Bowman: MLB won’t stop fans from using Meerkat or Periscope at games — for now

Bob Bowman, president of business and media for Major League Baseball. Credit: Paul Kapustka, MSR

Bob Bowman, president of business and media for Major League Baseball. Credit: Paul Kapustka, MSR

At a Major League Baseball game and feeling the need to livestream some live game action via Periscope or Meerkat? Go right ahead, because the powers that be at MLB aren’t going to stop you — at least not yet.

While the nascent livestreaming services — which basically allow users to broadcast live video of what their phone cameras can see — potentially create conflicts with both broadcast rights and available network bandwidth, they aren’t yet a problem at MLB ballparks, according to Bob Bowman, president of business and media for Major League Baseball and the CEO of MLB’s advanced media operations.

Bowman, who was at Harding Park Golf Course Tuesday to announce a joint deal between MLBAM and the PGA, spoke briefly with MSR to address the livestreaming question, which surfaced earlier this month when fans started using Periscope and Meerkat to “broadcast” live video from MLB games. Though showing live video “without the express written consent” of MLB games is “strictly prohibited” (as anyone who’s ever watched a MLB game broadcast knows), Bowman said Tuesday that he and MLB don’t see livestreaming as a problem that needs to be addressed by policing fans or blocking the services.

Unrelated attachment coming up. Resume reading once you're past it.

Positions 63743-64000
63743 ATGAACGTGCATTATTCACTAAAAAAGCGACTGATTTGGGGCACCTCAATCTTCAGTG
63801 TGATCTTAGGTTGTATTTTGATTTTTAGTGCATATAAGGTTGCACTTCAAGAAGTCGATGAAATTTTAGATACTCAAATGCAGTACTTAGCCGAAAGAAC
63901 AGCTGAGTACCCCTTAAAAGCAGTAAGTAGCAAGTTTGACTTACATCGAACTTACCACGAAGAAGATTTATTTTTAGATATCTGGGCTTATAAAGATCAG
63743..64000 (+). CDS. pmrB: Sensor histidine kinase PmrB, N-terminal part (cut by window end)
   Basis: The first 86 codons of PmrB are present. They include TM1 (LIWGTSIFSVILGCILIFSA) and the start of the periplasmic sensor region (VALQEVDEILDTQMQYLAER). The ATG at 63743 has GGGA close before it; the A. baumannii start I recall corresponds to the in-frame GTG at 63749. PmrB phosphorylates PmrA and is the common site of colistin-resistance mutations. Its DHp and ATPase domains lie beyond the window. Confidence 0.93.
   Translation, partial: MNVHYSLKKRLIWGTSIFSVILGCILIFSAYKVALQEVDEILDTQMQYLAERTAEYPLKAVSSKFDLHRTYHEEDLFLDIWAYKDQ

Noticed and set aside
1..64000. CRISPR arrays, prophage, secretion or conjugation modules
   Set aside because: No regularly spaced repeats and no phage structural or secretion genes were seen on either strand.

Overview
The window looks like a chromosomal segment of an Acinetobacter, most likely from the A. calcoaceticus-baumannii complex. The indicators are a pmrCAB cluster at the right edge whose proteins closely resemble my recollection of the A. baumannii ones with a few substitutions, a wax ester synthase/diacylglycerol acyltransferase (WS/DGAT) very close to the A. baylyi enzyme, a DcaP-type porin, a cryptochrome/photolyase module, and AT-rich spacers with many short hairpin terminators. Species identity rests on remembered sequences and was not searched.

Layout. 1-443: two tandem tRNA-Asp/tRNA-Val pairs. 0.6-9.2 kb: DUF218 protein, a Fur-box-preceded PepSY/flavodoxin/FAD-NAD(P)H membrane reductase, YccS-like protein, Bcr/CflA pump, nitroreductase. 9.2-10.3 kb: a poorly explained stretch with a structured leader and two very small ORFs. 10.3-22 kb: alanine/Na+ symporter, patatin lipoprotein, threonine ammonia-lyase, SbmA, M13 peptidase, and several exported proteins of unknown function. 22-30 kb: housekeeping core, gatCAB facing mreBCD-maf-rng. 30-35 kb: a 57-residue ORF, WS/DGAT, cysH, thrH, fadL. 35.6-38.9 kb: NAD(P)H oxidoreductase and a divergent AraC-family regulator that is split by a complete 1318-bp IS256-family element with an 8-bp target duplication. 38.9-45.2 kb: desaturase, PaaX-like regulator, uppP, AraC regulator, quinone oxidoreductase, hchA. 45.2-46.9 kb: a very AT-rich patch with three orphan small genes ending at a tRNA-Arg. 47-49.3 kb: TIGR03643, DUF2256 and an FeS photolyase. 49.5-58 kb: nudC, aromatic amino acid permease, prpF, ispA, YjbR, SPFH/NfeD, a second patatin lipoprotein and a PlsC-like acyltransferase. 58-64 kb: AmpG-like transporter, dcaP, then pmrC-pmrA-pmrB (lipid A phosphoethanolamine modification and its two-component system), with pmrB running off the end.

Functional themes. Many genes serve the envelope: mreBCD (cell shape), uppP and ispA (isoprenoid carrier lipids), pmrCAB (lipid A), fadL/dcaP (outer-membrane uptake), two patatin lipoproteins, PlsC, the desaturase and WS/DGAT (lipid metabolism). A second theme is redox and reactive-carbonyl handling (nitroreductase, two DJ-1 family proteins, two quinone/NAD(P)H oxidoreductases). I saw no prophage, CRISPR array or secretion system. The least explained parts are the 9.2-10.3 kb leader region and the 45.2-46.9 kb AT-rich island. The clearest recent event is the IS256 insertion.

Screen Shot 2015-03-29 at 11.20.55 PM“I just don’t think our fans come to games with the idea of holding their phones up to stream video for 20 minutes,” Bowman said. While he does note that such streaming is patently illegal, Bowman also said that MLB didn’t want to alienate fans over something that wasn’t yet causing any big problems. Currently, he said, most fans are using social media to share photos of themselves at baseball games, a type of free promotion MLB and teams go out of their way to encourage.

What hasn’t happened — yet — is large numbers of fans using the livestreaming services, something that could potentially clog up the cellular and Wi-Fi networks inside the stadiums since live, streaming video inherently uses up a large amount of bandwidth. Bowman, whose MLBAM operation spent some $300 million over the past couple years in a project that is bringing advanced cellular and Wi-Fi networks to all MLB parks, said that if livestreaming becomes a bandwidth issue, it will be addressed.

“We just put all these new networks in, and the last thing the stadiums want is [people] using the network for these types of activities,” Bowman said. “If we’re wrong, we’ll review it. But I just don’t think our fans are there to stream the game.”

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